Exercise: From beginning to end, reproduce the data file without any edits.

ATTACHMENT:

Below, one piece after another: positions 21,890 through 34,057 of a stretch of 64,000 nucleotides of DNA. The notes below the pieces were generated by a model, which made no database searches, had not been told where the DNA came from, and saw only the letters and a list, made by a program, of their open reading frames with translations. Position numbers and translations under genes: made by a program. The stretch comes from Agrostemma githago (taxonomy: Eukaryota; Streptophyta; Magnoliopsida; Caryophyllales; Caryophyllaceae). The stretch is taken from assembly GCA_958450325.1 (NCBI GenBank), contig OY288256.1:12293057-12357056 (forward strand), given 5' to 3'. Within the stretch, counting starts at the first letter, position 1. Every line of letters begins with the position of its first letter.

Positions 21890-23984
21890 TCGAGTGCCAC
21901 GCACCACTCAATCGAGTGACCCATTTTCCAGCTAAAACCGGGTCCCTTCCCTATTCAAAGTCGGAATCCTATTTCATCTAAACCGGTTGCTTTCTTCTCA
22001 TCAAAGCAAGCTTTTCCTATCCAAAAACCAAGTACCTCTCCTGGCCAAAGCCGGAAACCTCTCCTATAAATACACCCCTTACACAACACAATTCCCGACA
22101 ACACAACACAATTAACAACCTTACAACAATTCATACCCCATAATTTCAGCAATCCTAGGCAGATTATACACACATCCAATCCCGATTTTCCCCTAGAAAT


Below, one piece after another: positions 21,890 through 34,057 of a stretch of 64,000 nucleotides of DNA. The notes below the pieces were generated by a model, which made no database searches, had not been told where the DNA came from, and saw only the letters and a list, made by a program, of their open reading frames with translations. Position numbers and translations under genes: made by a program. The stretch comes from Agrostemma githago (taxonomy: Eukaryota; Streptophyta; Magnoliopsida; Caryophyllales; Caryophyllaceae). The stretch is taken from assembly GCA_958450325.1 (NCBI GenBank), contig OY288256.1:12293057-12357056 (forward strand), given 5' to 3'. Within the stretch, counting starts at the first letter, position 1. Every line of letters begins with the position of its first letter.

Positions 21890-23984
21890 TCGAGTGCCAC
21901 GCACCACTCAATCGAGTGACCCATTTTCCAGCTAAAACCGGGTCCCTTCCCTATTCAAAGTCGGAATCCTATTTCATCTAAACCGGTTGCTTTCTTCTCA
22001 TCAAAGCAAGCTTTTCCTATCCAAAAACCAAGTACCTCTCCTGGCCAAAGCCGGAAACCTCTCCTATAAATACACCCCTTACACAACACAATTCCCGACA
22101 ACACAACACAATTAACAACCTTACAACAATTCATACCCCATAATTTCAGCAATCCTAGGCAGATTATACACACATCCAATCCCGATTTTCCCCTAGAAAT